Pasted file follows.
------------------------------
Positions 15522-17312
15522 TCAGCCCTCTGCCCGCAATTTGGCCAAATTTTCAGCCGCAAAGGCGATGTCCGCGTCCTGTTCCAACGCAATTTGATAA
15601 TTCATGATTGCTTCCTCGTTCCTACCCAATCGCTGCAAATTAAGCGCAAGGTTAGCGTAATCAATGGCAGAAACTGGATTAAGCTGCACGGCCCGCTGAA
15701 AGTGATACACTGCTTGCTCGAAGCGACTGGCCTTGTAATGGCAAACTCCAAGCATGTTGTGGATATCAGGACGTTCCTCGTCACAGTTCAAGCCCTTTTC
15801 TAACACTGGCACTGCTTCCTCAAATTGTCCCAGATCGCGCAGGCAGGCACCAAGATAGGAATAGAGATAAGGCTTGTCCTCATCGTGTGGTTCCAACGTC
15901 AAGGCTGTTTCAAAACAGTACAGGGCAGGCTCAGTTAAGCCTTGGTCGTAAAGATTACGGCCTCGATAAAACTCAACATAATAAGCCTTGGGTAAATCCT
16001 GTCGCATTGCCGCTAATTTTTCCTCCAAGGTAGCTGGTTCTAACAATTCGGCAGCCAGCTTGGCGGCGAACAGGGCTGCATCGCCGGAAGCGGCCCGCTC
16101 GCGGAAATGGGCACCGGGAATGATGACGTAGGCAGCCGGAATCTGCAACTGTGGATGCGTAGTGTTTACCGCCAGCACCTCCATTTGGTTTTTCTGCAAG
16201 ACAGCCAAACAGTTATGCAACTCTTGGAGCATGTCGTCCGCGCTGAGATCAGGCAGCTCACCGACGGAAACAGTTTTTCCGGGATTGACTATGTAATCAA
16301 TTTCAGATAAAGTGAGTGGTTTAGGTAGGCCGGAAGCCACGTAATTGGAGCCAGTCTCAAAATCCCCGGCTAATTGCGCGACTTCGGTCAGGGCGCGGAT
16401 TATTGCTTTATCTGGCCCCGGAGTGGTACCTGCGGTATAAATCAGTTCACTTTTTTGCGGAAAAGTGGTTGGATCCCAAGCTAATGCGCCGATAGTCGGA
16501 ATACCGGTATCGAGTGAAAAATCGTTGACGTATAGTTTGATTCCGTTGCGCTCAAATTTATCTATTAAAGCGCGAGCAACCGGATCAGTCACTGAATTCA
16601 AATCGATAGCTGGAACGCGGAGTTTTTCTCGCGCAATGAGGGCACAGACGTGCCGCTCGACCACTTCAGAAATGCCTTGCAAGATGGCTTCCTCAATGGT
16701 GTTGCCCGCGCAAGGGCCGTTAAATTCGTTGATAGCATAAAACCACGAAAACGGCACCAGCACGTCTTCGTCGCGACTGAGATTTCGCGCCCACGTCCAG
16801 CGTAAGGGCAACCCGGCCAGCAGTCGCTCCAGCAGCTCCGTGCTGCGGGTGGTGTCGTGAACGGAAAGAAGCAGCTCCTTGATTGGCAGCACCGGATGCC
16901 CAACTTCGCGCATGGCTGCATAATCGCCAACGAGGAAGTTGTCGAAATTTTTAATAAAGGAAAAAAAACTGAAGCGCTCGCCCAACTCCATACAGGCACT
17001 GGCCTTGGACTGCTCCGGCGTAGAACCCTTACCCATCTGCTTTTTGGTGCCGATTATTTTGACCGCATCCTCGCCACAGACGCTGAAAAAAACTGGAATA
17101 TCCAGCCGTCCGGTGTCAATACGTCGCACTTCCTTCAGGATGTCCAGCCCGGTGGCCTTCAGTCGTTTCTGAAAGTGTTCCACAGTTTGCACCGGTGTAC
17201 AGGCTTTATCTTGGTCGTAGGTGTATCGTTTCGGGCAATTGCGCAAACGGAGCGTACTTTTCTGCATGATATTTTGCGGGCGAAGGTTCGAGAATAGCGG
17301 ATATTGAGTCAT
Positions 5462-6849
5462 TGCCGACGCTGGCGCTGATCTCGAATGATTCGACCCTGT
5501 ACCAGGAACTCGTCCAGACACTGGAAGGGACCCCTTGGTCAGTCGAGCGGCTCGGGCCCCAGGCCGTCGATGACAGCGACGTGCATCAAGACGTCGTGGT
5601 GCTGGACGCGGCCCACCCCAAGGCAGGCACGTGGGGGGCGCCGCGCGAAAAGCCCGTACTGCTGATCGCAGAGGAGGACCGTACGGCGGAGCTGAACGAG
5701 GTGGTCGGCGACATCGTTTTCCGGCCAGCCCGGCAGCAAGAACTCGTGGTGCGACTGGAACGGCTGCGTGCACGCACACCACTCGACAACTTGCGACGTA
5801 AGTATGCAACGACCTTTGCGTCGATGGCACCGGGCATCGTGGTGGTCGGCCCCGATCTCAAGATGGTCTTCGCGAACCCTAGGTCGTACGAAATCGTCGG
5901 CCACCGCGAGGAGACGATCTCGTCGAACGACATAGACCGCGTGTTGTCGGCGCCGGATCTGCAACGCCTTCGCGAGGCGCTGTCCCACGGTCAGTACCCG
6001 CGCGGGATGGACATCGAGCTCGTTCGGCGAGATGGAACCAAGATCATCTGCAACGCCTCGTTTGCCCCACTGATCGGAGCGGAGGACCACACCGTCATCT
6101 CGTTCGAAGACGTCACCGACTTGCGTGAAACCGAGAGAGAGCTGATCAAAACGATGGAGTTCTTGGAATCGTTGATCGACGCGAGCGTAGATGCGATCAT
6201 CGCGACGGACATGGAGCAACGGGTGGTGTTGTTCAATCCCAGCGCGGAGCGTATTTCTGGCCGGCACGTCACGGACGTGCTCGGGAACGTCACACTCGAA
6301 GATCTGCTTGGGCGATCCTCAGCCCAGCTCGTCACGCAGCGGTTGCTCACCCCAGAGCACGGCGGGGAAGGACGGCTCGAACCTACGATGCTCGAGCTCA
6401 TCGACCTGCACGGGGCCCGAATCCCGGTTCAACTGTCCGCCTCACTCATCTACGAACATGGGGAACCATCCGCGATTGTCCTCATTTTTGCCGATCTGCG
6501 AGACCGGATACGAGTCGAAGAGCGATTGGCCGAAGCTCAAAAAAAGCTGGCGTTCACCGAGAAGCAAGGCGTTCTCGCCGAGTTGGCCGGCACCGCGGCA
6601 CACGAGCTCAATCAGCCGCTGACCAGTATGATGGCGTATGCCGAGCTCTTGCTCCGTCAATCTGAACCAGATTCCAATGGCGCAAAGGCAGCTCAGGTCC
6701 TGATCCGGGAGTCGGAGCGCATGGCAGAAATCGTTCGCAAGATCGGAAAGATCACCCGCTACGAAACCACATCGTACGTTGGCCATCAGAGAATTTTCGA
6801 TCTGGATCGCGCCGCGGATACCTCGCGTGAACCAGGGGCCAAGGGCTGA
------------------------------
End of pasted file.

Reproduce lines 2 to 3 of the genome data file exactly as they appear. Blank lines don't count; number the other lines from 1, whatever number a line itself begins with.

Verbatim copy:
15522 TCAGCCCTCTGCCCGCAATTTGGCCAAATTTTCAGCCGCAAAGGCGATGTCCGCGTCCTGTTCCAACGCAATTTGATAA
15601 TTCATGATTGCTTCCTCGTTCCTACCCAATCGCTGCAAATTAAGCGCAAGGTTAGCGTAATCAATGGCAGAAACTGGATTAAGCTGCACGGCCCGCTGAA